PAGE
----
By the standards of the Turnbull government, this wasn’t that bad a week domestically: it only had to delay the ABCC bill — notionally urgent and vital to the economy — stymie efforts to bring the backpacker tax bill on for debate before it was ready, fend off serious questions about what it knew about Bob Day, cave in to the right on an inquiry into the Racial Discrimination Act and engage in a humiliating backdown on George Brandis’ direction about the Solicitor-General. Oh, and Turnbull made a factual howler about the Human Rights Commission that could have come straight from Tony Abbott. But at least the Prime Minister and his predecessor weren’t at each other’s throats and the government didn’t lose votes on the floor of the Parliament.
But along came the Trump shock on Wednesday. And don’t be fooled by Turnbull’s “warm” phone call with Trump (did he mention it was “warm”? It was “warm”) and his “two old businessmen having a yarn” act. Trump is terrible news for Turnbull. Not merely is he bad news for the Australian economy and regional stability over the medium and long term, he is actively opposed to a core component of Turnbull’s economic agenda. The Trans Pacific Partnership, which the government has been trumpeting for so long, is dead — bury it in a secret grave, so it can be in death what it was in life — and free trade agreements and free trade itself are on Trump’s hitlist.
(By the way, will anyone actually mourn the death of the TPP apart from a handful of trade lawyers? This is an agreement the government refused to ever submit to an independent cost-benefit analysis, because it knew the results would be, at best, a negligible gain for Australia. Even its own, decidedly half-arsed, materials released after the agreement was signed couldn’t identify significant benefits.)
But worse, though, is that Trump’s victory is seen as a vindication of bigotry, economic irrationalism and culture wars by the hard right both within his own ranks and outside. Having been forced to agree to a parliamentary inquiry into the old white male obsession of 18C could be only the start for Turnbull as One Nation and the likes of Cory Bernardi and George Christensen take their cue from the election of racist, misogynist thug as president. Limacine mouth-breather Christensen has already complained that the government should have continued to prop up car manufacturing — apparently unimpressed the government will be spending 100 times more propping up local defence industry. Bernardi, keen to establish his own conservative moment, is delighted that a “movement against the establishment political parties, who have consistently and wilfully ignored the mainstream majority” is travelling around the world and, he hopes, to Australia. And One Nation naturally sees Trump as a full endorsement of their own agenda of hate, anti-Semitism and White Australia-style protectionism.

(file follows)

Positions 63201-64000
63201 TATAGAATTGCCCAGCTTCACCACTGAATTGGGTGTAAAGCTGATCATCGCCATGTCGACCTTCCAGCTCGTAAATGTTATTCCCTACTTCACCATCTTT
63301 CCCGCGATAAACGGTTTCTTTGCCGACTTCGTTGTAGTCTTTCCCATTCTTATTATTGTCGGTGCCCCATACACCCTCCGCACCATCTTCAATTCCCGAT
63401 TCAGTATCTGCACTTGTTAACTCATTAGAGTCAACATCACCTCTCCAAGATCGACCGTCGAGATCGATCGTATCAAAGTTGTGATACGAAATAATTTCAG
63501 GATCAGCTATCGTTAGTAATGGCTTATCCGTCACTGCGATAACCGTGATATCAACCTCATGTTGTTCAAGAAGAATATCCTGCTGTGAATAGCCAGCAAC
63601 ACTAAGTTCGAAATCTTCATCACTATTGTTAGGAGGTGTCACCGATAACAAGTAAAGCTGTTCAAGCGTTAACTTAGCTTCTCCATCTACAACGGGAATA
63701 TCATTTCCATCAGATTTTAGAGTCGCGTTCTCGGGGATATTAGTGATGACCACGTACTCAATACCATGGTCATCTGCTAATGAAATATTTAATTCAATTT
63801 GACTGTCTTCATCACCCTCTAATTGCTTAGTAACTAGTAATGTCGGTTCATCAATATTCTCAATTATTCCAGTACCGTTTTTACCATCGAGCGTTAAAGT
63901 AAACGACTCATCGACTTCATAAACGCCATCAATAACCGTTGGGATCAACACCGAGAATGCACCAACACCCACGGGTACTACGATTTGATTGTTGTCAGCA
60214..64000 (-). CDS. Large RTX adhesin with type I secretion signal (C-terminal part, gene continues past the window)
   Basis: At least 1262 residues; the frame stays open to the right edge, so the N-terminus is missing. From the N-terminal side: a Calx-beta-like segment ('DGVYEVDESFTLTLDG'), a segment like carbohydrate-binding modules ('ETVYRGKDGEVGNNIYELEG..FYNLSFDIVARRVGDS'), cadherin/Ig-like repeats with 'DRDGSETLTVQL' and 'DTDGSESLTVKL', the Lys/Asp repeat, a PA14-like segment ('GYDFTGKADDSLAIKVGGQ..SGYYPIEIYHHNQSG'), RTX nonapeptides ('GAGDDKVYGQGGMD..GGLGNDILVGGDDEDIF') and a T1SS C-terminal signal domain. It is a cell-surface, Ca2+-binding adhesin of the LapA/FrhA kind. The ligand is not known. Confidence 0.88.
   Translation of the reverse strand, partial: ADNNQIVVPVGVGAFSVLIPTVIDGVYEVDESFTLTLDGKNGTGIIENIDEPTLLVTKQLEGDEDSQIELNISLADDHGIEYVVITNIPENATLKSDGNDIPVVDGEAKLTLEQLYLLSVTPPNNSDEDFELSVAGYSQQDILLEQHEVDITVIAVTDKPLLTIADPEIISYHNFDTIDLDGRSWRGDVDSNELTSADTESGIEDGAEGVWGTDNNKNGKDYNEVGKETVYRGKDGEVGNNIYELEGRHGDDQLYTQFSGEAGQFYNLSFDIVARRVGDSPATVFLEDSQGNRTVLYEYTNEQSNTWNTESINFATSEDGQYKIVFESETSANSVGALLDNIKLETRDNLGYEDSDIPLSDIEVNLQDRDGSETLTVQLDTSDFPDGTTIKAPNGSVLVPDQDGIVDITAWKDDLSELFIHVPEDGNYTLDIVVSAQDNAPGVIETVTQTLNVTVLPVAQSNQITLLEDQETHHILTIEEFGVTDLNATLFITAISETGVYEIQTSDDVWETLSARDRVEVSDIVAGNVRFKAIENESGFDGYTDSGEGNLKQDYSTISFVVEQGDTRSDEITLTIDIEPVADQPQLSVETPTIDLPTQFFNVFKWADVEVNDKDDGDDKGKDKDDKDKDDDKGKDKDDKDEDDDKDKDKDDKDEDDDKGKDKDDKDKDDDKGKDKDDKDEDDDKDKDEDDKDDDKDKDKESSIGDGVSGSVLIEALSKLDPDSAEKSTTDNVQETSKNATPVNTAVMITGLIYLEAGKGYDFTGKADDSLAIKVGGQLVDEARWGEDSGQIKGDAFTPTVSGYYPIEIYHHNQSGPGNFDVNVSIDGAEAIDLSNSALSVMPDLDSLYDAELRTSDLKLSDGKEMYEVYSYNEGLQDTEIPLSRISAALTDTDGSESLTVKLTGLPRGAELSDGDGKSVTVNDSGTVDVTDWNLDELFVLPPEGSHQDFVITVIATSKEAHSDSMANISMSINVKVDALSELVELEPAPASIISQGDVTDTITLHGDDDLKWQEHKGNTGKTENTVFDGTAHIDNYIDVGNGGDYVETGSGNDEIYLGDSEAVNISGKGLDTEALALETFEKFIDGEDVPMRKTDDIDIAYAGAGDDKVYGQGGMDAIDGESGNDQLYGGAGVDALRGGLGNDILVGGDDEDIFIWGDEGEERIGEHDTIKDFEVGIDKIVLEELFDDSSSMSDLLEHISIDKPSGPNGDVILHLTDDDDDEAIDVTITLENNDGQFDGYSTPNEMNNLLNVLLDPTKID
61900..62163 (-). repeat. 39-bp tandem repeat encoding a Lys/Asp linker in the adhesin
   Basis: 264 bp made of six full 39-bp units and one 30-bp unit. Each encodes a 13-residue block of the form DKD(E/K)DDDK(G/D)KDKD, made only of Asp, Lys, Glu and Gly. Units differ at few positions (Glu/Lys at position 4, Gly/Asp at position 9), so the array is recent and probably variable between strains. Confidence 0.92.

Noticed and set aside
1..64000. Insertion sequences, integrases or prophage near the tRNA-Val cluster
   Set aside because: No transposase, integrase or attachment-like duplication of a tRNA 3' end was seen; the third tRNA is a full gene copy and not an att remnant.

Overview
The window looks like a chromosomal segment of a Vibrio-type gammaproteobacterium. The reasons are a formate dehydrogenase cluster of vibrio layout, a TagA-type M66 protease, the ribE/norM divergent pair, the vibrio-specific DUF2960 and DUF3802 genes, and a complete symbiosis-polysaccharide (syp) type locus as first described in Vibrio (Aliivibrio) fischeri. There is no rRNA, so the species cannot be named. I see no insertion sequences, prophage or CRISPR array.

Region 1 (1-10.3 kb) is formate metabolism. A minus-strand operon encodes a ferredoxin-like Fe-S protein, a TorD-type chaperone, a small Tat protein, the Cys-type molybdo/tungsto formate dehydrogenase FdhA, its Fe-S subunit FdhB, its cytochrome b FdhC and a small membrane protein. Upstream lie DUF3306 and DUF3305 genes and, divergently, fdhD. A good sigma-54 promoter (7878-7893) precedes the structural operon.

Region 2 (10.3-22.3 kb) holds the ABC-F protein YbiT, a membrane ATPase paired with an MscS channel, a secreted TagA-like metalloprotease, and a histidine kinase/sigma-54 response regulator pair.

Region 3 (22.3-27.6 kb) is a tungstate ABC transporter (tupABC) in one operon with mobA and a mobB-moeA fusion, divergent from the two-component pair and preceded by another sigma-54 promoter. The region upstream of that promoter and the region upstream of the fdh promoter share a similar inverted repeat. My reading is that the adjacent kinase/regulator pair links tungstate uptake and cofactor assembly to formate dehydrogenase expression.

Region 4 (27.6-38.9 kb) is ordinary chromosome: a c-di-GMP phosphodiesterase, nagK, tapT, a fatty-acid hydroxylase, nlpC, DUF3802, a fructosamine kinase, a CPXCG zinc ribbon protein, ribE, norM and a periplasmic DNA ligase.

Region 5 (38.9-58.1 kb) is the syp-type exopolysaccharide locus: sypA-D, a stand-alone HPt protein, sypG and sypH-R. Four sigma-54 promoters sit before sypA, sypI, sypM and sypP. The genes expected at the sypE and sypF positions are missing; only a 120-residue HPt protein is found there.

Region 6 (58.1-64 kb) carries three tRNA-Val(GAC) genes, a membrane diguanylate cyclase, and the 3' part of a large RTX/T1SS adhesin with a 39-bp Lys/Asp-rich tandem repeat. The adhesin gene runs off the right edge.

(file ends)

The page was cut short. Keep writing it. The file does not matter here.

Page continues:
For Turnbull, who is struggling now to balance the expectations of an electorate that lives in the real world and far-right colleagues who live on a wholly different planet, it will only make life much harder. His economic agenda reflects exactly that precarious balancing act: it contains openly contradictory commitments to free trade agreements like the TPP and big-spending protectionism in the form of the absurd commitment to waste tens of billions of dollars to support fewer than 3000 jobs building submarines, while Barnaby Joyce runs a traditional rural socialist agricultural policy and Chinese investment is demonised and restricted. It’s a balancing act that achieves an uncanny mix of the worst of both worlds — trickle-down economics and meaningless preferential trade agreements coupled with traditional protectionism and xenophobia. Worse, it’s not working politically.
Now either Turnbull allows himself to be dragged ever further to the populist right to appease the likes of Bernardi and Christensen and the 18Cistas who see threats to white male supremacy everywhere — thus, more attacks on asylum seekers, more culture wars assaults, more protectionism — or he finds a way to resist them. Not to become the leather-jacketed progressive of Q & A audience fantasy, but to at least appear to be his own man, not a permanent hostage to a claque of reactionaries. The only good in all this for Turnbull is that maybe it has brought forward the make-or-break moment where he has to start leading instead of following the right-wing rump of the his coalition.